Felecia is the CEO of Black Ambition, an organization founded by Pharrell Williams that works towards closing the opportunity and wealth gap through entrepreneurship. Prior to her current role, she was Chief Popsicle and co-owner of Feverish Ice Cream, and was Co-Founder & Executive Director of the Center for Black Innovation.
In our conversation, we talk about the perpetual growth and achievement across her career, what she learned bootstrapping her ice cream business from her parent’s backyard to Fortune 500 clients, and how her entrepreneurial experiences shape the way she advises and mentors students and entrepreneurs.
Felecia Hatcher is on a mission to rid communities of innovation deserts by working with community leaders and government officials to create inclusive and diverse tech/startup ecosystems as the Co-Founder of Code Fever, Black Tech Week and Tribe Cowork and Urban Innovation Lab.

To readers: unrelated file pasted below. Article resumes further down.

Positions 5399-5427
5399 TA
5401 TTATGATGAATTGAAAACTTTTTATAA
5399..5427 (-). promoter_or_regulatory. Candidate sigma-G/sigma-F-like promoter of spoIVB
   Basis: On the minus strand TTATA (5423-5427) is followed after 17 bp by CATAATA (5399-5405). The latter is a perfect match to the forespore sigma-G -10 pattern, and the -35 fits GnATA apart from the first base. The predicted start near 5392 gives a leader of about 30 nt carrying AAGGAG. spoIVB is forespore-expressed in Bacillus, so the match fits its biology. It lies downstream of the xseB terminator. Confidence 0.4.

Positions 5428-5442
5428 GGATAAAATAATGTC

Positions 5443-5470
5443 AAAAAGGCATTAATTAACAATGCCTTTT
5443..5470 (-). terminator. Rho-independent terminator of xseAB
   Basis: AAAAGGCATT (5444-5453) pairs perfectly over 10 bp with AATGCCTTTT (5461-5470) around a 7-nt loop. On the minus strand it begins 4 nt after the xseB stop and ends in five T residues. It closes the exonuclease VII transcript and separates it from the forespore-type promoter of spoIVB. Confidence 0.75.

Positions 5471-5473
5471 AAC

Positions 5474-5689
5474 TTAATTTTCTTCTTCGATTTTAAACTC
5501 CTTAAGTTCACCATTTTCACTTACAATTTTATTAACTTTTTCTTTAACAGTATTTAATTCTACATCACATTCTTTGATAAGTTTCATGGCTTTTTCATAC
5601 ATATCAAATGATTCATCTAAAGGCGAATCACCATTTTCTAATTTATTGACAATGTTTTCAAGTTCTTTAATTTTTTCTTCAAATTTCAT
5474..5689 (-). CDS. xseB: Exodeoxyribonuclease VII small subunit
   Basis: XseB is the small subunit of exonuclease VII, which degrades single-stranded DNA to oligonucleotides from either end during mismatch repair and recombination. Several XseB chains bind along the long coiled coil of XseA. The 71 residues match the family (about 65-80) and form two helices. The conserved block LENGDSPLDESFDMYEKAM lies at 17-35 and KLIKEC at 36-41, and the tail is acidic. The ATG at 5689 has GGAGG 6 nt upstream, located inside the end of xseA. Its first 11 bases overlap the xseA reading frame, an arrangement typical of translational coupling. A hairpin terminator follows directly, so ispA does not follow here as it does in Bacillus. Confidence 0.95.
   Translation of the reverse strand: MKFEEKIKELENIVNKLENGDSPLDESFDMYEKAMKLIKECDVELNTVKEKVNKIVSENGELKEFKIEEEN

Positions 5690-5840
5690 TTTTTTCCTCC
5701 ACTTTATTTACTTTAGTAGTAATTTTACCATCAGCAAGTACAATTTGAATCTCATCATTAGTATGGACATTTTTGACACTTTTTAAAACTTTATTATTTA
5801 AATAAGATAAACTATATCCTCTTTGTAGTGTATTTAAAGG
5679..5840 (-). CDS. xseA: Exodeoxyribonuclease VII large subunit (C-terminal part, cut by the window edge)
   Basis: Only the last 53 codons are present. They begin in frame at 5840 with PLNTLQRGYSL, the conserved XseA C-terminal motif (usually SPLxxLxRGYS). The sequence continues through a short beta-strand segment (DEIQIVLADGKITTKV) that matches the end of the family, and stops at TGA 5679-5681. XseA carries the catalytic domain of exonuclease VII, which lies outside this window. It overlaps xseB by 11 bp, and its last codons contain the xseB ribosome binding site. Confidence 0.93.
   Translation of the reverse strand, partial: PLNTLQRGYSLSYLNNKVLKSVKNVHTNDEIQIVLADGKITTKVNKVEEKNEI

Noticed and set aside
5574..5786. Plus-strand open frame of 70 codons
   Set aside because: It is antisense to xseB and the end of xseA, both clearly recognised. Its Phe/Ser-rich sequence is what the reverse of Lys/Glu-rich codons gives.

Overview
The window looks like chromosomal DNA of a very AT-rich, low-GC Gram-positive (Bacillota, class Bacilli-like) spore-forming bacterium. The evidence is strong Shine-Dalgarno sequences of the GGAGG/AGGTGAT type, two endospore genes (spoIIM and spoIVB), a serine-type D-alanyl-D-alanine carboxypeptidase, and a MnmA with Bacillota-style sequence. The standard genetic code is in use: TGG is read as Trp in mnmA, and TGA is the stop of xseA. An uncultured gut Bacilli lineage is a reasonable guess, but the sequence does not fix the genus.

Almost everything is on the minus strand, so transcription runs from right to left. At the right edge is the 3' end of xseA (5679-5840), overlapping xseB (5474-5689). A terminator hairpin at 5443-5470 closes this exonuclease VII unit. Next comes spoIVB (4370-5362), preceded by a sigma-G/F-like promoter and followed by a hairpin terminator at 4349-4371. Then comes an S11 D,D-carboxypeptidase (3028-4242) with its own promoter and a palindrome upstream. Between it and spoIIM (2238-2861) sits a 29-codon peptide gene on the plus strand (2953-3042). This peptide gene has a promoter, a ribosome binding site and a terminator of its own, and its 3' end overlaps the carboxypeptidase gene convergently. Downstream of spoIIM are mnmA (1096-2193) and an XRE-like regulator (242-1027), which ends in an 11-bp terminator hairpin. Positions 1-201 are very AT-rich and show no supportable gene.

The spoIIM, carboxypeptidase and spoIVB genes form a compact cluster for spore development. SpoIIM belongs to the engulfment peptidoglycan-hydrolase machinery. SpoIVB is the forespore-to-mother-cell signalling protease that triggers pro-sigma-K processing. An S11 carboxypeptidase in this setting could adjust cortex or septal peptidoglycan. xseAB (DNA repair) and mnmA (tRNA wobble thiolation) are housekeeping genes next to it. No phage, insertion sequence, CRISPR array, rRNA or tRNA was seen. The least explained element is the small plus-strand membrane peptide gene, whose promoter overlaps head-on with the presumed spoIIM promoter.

Hatcher has raised over 3 million dollars to support Code Fever's work which sits at the intersection of economic development and inclusive innovation. As an Author, Social Entrepreneur and the former Chief Popsicle of Feverish Ice Cream, Hatcher was named one of the Empact 100 Top 100 Entrepreneurs under the age of 30 by the White House and Kauffman Foundation in 2011, a 2014 White House Champion of Change for STEM Access and Diversity, Ruth Shack Honoree, 2017 Comcast/Nationswell Tech Impact Allstar, a Black Enterprise 2017 TechConnext Game Changer and 2016 Innovator of the Week, Essence Magazine Tech Master, and featured on the NBC Today Show, MSNBC, FORBES, INC, The Cooking Channel, & Grio’s 100 African American’s Making History.
Rewind: Seth Godin: Learning to take risks, be generous, and make a ruckus
If you don’t know who Seth Godin is, just type “Seth” into Google or DuckDuckGo. The first entry will lead you to his blog, where he writes—every day—about marketing, design, writing, how being a better human will make you better at your job.